Ross McLean (civil servant)
|John Ross McLean|
|Born||John Ross McLean
5 July 1905
|Died||26 July 1984
|Occupation||Civil Servant, Journalist|
|Alma mater||University of Manitoba (M.A.)
University of Oxford (B.Litt.)
University of Oxford (M.Litt.)
John Ross McLean, the 11th of 12 children of a Northern Manitoba minister and farmer, was born in the small prairie village of Ethelbert in 1905. He became a Canadian journalist and civil servant. In the latter role he served as the Commissioner of the National Film Board of Canada (NFB) in the 1940s, having previously been instrumental in the foundation of the Board the previous decade.
In the 1920s McLean studied at Brandon College, and then later at the University of Manitoba. After gaining his MA from Manitoba in 1927, he won a Rhodes Scholarship to Balliol College at the University of Oxford in the United Kingdom. After completing his academic career in 1931, he moved to work in the United States, for the Unemployment Relief Commission of Northern Illinois. In 1932 he returned to Canada, working for the Association of Canadian Clubs and also engaging in a journalistic career. He wrote for Saturday Night and Canadian Forum magazines, and in 1935 became the National Liberal Federation's editor of publications.
National Film Board
In 1936 he was appointed the personal secretary to the Canadian High Commissioner the United Kingdom, Vincent Massey. In 1938 Massey and McLean discussed how unimpressed they were by the standard of films produced by the Canadian Government Motion Picture Bureau. McLean had seen and admired the work of British documentary film-maker John Grierson, and suggested to Massey that he should persuade the Canadian government to allow Grierson to compile a report into its film-making activities. This report led, in 1939, to the formation of the new National Film Board, with Grierson in charge.
In the same year that the NFB was established, Grierson hired McLean to serve under him as the Assistant Film Commissioner. After arguments with the government over the content of several films, Grierson resigned his position as Government Film Commissioner in 1945. During the turbulent postwar years, McLean succeeded Grierson as Commissioner, initially on an interim basis but from January 1947 as an official appointment. McLean was faced with several problems during his time in charge, including budget cuts, a reduction in staffing and conflicts with the dominant United States film industry.
McLean's greatest problem, however, came from the government's fear of communism within the NFB. In an atmosphere of heightening Cold War tensions with a government minister suggesting that certain NFB employees were engaged in Communist activities, a Royal Canadian Mounted Police investigation was instigated into communism at the Board. Several employees were deemed "security risks", but following the findings of the investigation, McLean refused to fire any staff members. He believed that the political beliefs of his staff were irrelevant as long as it did not interfere with their work. In December 1949, McLean was informed that his contract would not be renewed when it expired in January. Ralph Foster, then assistant commissioner, resigned in protest. Several other members of McLean's staff threatened to resign as well, but he dissuaded them from doing so as he did not want the NFB to be harmed.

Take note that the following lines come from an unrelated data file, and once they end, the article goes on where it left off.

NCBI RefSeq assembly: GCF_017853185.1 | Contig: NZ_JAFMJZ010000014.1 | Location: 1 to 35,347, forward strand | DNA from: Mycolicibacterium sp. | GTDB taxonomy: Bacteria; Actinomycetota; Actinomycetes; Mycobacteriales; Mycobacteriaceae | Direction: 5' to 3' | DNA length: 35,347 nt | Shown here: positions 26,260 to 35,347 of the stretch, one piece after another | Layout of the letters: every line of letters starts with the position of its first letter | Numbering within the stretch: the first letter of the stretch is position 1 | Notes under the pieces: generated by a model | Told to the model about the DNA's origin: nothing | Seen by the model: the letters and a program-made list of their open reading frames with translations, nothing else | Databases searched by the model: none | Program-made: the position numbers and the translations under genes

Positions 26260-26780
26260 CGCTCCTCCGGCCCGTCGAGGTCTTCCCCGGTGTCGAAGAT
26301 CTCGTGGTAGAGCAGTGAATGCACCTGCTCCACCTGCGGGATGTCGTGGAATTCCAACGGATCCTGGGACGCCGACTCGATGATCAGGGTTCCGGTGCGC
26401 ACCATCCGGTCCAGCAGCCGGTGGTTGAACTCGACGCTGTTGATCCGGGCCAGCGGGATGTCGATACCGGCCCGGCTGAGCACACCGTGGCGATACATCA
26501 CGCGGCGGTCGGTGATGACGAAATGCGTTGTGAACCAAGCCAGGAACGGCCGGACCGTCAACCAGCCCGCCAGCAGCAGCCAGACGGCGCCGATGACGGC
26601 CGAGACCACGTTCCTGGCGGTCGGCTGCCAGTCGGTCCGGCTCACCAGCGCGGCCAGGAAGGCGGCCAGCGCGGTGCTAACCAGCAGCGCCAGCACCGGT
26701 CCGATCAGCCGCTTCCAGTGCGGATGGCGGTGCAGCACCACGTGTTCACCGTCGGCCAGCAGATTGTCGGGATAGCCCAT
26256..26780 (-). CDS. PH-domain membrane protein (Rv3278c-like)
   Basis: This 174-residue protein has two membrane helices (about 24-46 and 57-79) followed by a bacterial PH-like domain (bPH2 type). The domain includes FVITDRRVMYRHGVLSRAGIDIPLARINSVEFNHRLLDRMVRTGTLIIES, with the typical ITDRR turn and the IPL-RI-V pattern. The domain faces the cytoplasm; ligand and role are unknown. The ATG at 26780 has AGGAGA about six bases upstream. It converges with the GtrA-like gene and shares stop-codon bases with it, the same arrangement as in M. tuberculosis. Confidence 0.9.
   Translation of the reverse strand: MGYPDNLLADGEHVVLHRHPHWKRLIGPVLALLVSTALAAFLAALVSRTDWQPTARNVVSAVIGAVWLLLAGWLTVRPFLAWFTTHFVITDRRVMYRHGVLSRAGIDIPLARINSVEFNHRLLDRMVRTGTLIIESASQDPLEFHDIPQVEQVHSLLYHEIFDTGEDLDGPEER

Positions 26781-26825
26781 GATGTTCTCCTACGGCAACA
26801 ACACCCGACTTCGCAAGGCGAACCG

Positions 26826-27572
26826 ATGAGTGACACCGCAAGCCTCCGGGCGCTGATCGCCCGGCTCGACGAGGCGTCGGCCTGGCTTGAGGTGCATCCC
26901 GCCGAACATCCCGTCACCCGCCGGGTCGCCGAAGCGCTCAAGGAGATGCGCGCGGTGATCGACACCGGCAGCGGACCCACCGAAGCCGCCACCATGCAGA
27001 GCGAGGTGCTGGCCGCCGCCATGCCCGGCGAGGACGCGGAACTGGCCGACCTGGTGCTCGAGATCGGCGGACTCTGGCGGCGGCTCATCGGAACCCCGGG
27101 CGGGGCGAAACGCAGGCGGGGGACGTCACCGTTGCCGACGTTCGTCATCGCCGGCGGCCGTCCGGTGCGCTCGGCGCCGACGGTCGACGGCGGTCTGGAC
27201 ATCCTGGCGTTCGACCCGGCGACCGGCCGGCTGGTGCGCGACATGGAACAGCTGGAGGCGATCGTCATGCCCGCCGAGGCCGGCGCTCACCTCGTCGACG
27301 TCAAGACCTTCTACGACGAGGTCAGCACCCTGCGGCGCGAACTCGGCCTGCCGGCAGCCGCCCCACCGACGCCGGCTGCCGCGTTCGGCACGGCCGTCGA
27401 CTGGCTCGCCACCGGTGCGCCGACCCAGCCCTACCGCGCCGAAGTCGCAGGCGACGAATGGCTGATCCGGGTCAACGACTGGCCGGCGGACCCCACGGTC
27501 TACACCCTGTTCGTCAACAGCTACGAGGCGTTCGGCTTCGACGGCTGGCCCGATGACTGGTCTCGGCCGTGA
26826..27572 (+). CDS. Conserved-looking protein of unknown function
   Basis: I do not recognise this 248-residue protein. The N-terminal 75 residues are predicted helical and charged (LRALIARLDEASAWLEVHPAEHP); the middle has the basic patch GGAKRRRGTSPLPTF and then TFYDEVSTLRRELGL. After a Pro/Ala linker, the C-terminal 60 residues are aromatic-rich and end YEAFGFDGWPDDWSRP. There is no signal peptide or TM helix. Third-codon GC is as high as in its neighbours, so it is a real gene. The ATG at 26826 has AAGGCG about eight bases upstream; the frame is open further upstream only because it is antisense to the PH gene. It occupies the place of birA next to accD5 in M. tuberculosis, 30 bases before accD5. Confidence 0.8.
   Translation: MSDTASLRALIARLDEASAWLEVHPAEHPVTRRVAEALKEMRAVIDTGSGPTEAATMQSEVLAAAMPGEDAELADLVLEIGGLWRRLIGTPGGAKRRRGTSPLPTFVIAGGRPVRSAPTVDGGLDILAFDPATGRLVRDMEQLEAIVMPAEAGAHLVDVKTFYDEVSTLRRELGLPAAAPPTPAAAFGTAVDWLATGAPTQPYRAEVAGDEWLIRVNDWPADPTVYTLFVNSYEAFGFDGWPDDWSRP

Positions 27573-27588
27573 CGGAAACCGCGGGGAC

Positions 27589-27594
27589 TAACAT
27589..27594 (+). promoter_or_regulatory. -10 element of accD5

McLean's nephew, Grant McLean, had begun working as a film director at the NFB during his uncle's time there. Grant, whose own NFB career spanned nearly three decades, described his uncle as a very philosophic person who believed very much in the concept of film and public information. He went on to serve as interim Commissioner himself during the 1960s.
In 1950, McLean moved to Paris with his wife and young son to head the film division at the United Nations Educational, Scientific and Cultural Organization (UNESCO), a position he was to hold until 1957. He returned to Canada as a writer and broadcaster, contributing to a number of publications. Then in 1960 he assumed the post of research director at the Broadcast Board of Governors which later became the Canadian Radio-television and Telecommunications Commission (CRTC), where he eventually took on the role of special policy advisor, a post he was to hold until he retired in 1973.
Ross married Beverley Bell Cosh and they had two children, Digby and Yolande.
In an interview with the Toronto Star, Digby was reported as saying that his father was intensely nationalistic, and that he was perhaps best known for having stood up to U.S. film interests during his NFB tenure. Yolande remarked that her father loved history, read voraciously and travelled widely, sometimes forgetting to tell his family his next destination. Fluent in several languages, Mr McLean taught himself French by translating the Bible. In later life, McLean suffered from Alzheimer's disease. He died July 26, 1984 in Ottawa, several weeks after Beverley, who died on May 17 the same year.
- "NFB Profiles - Ross McLean". National Film Board of Canada. Retrieved February 9, 2010.
- "1939". National Film Board of Canada. Retrieved February 9, 2010.
- Cohen, Karl F. (1997). "Blacklisted Animators". Forbidden Animation: Censored Cartoons and Blacklisted Animators in America. McFarland & Company. p. 190. ISBN 0786420324.
- "1945". National Film Board of Canada. Retrieved February 9, 2010.
- "1947". National Film Board of Canada. Retrieved February 9, 2010.
- "1949". National Film Board of Canada. Retrieved February 9, 2010.
- Ramsey, Christine. "McLean, Grant (1921-2002)". The Encyclopedia of Saskatchewan. Retrieved February 9, 2010.
|Government Film Commissioner and
Chairperson of the National Film Board of Canada
William Arthur Irwin